Beyond the Bio: Mezzo-Soprano Melanie Forgeron

Early on, there was a time when Melanie Forgeron dreaded the spotlight. Even as the mezzo-soprano colored a host of tragic roles with stirring depth, a part of her wasn’t convinced she belonged up there.

Now it’s her favorite place to be, which is saying something. She’s also fond of skiing in the Alps, swimming in Lake Zurich, zipping around narrow streets on her new motorcycle, and also practicing yoga and meditation.

Her schedule flies by almost as fast, documented in hundreds of Instagram posts with hashtags that reflect her goals and motivational strategies. You’ll see her on a mountaintop, light bouncing off the snow (#kissedbythesun), sampling banquet fare (#tastingnotwasting) or relaxing with friends (#deepconversations).

She’ll tell you that getting comfortable, on stage or off, took more than 10 years of therapy, much of it centered on her early childhood. She is the biological daughter of an American soldier and a German woman, adopted by a German couple as a young child.

“My mother said to me she knew she was adopting a child with a broken heart,” Forgeron says. Being the only child of African-American descent growing up added to a sense of alienation, of not belonging.

A children’s choir led to opera, a role in Hansel and Gretel. Her voice and acting ability developed further at the Hanover University of Music, Drama and Media in Germany, followed by an unbroken string of operatic roles since. Critics have praised her coloring and subtle shadings, her “mesmerizing sensuality” and ability to convey emotional depths through singing.

“Music is my healing language,” she says. “Because when I sing about pain and loss, or joy and ecstasy — what opera is full of, because this is what life is full of — people start crying in the audience because they are moved by the connection to their own emotions being reflected in the music.”

Abandonment didn’t bring her that power, but facing it did.

While she never met her biological father, at 18, Forgeron located her birth mother in Atlanta. But her visit did not go as she had hoped. The only history they shared had left both with painful memories. Rather than the reunion she had envisioned, Forgeron says, “It was the realization of life.”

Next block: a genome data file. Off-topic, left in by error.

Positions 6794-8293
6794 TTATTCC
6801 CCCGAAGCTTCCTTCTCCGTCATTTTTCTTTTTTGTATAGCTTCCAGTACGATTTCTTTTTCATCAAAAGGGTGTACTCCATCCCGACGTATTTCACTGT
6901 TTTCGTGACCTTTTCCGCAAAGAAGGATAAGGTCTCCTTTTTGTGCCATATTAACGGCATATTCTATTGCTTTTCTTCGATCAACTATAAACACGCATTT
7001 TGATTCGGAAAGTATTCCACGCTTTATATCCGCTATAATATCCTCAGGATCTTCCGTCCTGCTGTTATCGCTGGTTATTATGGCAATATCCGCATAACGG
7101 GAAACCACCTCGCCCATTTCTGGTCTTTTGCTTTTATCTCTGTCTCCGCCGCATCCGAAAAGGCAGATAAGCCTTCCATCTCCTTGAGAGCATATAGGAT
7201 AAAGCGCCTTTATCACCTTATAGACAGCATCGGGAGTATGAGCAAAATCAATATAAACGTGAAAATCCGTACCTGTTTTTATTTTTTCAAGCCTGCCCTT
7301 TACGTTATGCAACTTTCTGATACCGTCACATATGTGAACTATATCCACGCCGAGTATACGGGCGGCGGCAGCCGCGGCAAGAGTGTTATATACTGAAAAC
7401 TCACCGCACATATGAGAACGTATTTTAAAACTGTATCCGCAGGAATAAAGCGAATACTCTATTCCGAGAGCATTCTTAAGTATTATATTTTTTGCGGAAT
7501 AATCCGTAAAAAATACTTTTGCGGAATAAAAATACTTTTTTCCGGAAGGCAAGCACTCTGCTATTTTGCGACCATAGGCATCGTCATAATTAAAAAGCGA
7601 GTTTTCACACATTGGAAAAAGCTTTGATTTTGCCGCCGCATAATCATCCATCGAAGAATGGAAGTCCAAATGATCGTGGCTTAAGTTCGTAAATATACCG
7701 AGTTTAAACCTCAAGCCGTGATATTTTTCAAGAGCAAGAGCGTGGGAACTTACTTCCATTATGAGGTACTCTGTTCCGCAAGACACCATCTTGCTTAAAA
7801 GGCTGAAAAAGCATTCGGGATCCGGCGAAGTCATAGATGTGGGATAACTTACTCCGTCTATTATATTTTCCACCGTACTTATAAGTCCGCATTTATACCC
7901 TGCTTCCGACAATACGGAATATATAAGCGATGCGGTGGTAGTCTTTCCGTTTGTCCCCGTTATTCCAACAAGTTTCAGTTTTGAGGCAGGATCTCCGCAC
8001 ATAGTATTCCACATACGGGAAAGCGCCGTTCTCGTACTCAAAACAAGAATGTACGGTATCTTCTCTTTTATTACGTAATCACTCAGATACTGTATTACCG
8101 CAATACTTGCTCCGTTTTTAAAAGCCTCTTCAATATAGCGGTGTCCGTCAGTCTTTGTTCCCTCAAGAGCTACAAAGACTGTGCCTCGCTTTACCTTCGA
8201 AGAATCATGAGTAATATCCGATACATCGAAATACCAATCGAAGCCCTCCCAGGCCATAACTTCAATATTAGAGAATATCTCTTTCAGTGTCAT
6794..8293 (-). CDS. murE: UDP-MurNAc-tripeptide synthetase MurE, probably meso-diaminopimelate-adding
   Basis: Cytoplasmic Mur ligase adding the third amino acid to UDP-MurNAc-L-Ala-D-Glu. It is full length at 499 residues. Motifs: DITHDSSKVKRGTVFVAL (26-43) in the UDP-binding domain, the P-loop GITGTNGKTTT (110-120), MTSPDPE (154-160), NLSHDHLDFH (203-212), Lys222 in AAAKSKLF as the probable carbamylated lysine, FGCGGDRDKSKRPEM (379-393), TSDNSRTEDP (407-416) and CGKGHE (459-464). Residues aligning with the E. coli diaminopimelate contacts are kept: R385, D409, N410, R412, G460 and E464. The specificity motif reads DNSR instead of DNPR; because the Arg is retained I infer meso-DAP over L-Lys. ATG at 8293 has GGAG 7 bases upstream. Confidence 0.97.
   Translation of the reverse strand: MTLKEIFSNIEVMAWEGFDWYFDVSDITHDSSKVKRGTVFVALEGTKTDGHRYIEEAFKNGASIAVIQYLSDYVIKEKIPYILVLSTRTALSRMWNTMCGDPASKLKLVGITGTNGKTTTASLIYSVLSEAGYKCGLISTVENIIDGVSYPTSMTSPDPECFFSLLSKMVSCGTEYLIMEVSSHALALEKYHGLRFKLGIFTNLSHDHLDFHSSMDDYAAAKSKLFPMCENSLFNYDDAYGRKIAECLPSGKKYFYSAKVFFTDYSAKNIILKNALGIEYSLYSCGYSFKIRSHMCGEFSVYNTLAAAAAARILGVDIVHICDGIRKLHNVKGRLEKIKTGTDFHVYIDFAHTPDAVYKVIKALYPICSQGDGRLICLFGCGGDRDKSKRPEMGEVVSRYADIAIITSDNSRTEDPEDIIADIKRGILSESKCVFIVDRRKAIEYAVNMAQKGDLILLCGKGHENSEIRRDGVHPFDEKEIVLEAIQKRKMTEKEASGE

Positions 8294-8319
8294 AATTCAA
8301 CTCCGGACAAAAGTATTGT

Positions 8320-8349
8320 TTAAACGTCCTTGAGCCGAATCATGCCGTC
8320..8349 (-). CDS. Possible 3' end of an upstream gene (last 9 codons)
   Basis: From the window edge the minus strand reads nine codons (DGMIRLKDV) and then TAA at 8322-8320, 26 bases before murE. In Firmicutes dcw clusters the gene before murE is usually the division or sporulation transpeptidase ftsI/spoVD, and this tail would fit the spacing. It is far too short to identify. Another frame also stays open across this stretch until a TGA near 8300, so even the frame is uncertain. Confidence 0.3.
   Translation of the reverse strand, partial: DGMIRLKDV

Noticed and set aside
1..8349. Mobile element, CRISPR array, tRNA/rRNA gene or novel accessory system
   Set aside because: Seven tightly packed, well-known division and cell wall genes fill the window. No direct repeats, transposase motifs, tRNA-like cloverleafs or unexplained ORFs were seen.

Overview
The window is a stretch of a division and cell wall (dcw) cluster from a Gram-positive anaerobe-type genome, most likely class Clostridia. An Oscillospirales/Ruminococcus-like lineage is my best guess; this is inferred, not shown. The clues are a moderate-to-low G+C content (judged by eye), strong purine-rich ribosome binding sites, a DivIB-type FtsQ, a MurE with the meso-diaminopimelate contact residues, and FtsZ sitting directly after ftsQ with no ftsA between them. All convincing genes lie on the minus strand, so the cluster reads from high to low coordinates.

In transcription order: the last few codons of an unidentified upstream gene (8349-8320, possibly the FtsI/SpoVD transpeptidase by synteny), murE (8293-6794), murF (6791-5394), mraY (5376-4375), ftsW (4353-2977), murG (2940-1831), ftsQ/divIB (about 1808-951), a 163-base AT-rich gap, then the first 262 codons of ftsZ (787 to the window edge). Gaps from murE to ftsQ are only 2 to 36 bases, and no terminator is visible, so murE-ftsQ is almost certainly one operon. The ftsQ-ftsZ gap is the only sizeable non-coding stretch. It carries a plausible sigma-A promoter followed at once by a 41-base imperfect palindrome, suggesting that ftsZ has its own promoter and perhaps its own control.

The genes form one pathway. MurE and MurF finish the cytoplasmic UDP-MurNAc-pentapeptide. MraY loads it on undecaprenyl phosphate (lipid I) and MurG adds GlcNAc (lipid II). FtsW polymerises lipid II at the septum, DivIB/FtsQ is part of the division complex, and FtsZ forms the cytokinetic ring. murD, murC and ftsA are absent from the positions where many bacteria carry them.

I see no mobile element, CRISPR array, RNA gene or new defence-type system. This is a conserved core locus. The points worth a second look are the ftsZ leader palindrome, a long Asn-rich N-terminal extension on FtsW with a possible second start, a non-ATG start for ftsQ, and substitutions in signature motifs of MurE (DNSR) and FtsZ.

Her own realizations followed: That her lack of a stable foundation was not her fault. That she could own the present moment.

“Claiming your own space,” her therapist called it.

“I got comfortable with me, my story, and accepted that it shaped me a lot,” she says. “And this is okay because it’s a really strong and heavy story. But how it turned out is quite good.”

Claiming space meant embracing her voice, which allowed it to blossom. “When you open your throat for singing, you open everything. There’s no protection. I had the time to realize that I don’t need protection because I’m already protected. Nothing is going to happen. And I also needed the time to stand on a stage and feel comfortable. Not looking for the exits. Just singing.”

Away from performing, Forgeron tries to get the most out of her surroundings in Zurich, Switzerland, where she is married and shares a home with four dogs. Days start early, as soon as her three black Labrador retrievers (Flame, Xeno and Daiki) and one yellow Lab (Elliot) decide to wake them up. Greeting each day is one of Forgeron’s favorite inspirational hashtags (#riseandshine).

“There was so much pain about everything,” she says. “‘Rise and shine’ means, ‘Never stop believing in your feelings and in your dreams.’ You can never stop until you reach the point you want to reach.”

Another one, #teaching, refers to the choir she coaches, open to all ages but mostly young adolescents. Between rehearsing songs for a Disney concert a few weeks away, Forgeron makes sure they spend time talking about life and its pressures.

“The message is that you are okay the way you are,” she says. “That is my mantra for the kids.”

By joining Athlone Artists, Forgeron feels she could be getting closer to one of her own dreams (#stepbystep), expanding her career into the United States.

“Five years ago I was not speaking English because I did not accept this part of me that is obviously American. And now I am speaking, and now I can feel comfortable coming to America.”

Whenever she crosses the pond, Forgeron already knows what she wants to do first — buy multiple pairs of sneakers.

After that, we’re talking about the number one hashtag on her Instagram page, #lovemyjob, and a commitment not to back off from her dreams.

“I want to sing at the Metropolitan Opera,” she says. “And I will, maybe.”